Most Influential Modern Rock Albums, Part 3

The Clash, Lon­don Call­ing : When­ev­er I hear the open­ing bars of this album, my pulse quick­ens and my hand reach­es for the vol­ume knob. The range of musi­cal styles the group takes on is absolute­ly amaz­ing— Rock­a­bil­ly in Brand New Cadil­lac, reg­gae in Rudy Can’t Fail, dis­co in Lost in the Super­mar­ket, and even the Phil Spec­tor-ish Wall of Sound in The Card Cheat.

On Call­ing, the band bor­rowed heav­i­ly from the past, but fil­tered and sharp­ened the music through their late-70s, malaise-cloud­ed lens. Even the album cov­er design was an homage to Elvis’s first LP—however, the smil­ing por­trait of the 50s rock­er was replaced by a now icon­ic pho­to of Paul Simonon, smash­ing his bass on stage.

As you lis­ten track by track, Strum­mer and Jones’s vocal har­monies inter­twine like a twin-head­ed monster—completely synced, but so dif­fer­ent in tone. Jones’s Train in Vain sounds a lot like a bounc­ing McCart­ney tune turned sour, while tracks like Lon­don Call­ing and Death or Glo­ry strut Strummer’s lyri­cal wit and cool­ness. This jux­ta­po­si­tion of song-writ­ing per­son­al­i­ty always inter­ests me in the great bands—like Bono & The Edge, and Lennon & McCart­ney, Strum­mer & Jones seem like an odd pair­ing. But per­haps this ten­sion fos­ters an unusu­al cre­ative chem­istry, I don’t know.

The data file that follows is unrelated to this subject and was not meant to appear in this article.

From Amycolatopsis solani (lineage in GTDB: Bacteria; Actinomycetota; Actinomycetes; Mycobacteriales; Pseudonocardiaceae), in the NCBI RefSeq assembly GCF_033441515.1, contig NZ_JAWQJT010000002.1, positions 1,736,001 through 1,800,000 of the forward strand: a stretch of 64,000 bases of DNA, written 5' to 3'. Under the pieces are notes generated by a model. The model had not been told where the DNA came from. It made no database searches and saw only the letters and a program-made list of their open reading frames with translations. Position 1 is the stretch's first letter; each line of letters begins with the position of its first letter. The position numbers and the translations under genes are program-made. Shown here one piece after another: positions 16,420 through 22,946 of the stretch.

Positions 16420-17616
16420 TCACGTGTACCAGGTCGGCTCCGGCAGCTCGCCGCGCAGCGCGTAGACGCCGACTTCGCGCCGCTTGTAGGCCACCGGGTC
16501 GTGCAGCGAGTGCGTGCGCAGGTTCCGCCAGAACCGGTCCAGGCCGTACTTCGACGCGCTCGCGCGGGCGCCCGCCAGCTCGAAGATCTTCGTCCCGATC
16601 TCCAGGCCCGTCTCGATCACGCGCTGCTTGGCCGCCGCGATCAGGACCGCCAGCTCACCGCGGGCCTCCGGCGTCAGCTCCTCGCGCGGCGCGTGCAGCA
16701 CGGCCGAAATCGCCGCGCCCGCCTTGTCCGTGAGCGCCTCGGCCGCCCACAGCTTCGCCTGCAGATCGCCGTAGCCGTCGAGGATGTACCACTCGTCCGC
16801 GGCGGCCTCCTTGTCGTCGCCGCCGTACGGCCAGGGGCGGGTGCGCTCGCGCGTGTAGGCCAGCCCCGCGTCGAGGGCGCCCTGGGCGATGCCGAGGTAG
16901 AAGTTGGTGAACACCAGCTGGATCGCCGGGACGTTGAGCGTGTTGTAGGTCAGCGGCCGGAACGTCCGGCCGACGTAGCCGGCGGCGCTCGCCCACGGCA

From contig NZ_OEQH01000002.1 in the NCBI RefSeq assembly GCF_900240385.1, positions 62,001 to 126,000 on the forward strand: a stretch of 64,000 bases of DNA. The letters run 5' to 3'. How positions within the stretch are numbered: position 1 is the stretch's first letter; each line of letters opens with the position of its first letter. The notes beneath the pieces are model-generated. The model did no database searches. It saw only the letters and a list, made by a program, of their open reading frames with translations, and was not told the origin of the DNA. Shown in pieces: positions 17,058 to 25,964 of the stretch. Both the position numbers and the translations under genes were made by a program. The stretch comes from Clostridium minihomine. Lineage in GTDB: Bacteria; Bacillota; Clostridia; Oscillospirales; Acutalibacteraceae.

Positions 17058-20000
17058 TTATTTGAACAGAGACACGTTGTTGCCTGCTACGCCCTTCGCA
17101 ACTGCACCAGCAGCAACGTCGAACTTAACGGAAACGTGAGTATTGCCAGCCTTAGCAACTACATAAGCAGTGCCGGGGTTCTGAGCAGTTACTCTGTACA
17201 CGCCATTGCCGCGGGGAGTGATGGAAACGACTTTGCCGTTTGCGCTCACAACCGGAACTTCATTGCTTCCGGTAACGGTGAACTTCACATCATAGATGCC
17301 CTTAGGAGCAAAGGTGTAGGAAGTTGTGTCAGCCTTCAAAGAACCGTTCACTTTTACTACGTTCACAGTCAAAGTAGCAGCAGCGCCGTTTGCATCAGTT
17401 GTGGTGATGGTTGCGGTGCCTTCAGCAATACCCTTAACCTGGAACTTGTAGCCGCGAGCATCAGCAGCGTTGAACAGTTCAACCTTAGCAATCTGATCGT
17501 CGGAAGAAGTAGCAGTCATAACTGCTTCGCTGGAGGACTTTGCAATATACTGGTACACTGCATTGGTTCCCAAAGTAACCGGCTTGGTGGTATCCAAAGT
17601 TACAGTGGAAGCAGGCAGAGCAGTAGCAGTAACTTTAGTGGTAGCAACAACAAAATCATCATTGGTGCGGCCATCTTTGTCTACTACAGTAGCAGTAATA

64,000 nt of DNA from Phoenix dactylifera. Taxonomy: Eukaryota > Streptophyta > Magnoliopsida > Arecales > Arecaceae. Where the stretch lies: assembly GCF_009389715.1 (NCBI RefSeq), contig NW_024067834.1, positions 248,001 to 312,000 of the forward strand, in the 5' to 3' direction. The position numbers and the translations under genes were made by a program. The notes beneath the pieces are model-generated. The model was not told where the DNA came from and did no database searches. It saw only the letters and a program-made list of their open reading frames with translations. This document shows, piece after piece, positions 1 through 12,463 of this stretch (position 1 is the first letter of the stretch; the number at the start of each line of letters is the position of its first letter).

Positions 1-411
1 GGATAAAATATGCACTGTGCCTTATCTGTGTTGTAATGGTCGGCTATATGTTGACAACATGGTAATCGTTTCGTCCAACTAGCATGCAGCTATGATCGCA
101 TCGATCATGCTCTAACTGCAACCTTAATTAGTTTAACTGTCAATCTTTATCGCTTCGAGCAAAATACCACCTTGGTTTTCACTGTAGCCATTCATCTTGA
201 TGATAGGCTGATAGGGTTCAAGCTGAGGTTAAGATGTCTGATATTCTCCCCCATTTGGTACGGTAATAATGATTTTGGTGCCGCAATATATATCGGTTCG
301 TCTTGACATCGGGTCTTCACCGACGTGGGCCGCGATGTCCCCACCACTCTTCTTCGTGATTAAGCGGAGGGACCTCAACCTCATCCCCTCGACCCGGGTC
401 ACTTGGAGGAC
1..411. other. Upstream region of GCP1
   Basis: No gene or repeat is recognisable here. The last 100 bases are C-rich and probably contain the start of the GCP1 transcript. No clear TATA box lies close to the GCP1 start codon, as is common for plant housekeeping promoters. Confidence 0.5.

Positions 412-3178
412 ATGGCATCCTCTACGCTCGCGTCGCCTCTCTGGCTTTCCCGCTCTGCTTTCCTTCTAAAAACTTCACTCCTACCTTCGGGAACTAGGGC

I do know that there was a time in the late-70s, not short­ly after I was born, when the world seemed to be a mess. There was Three-mile island, war in the Mid­dle-East, Thatch­er, Rea­gan, and the demise of the polit­i­cal Left. In many ways, it reflects our times… which is why I think this album sounds as fresh and rel­e­vant today as it did 25 years ago.

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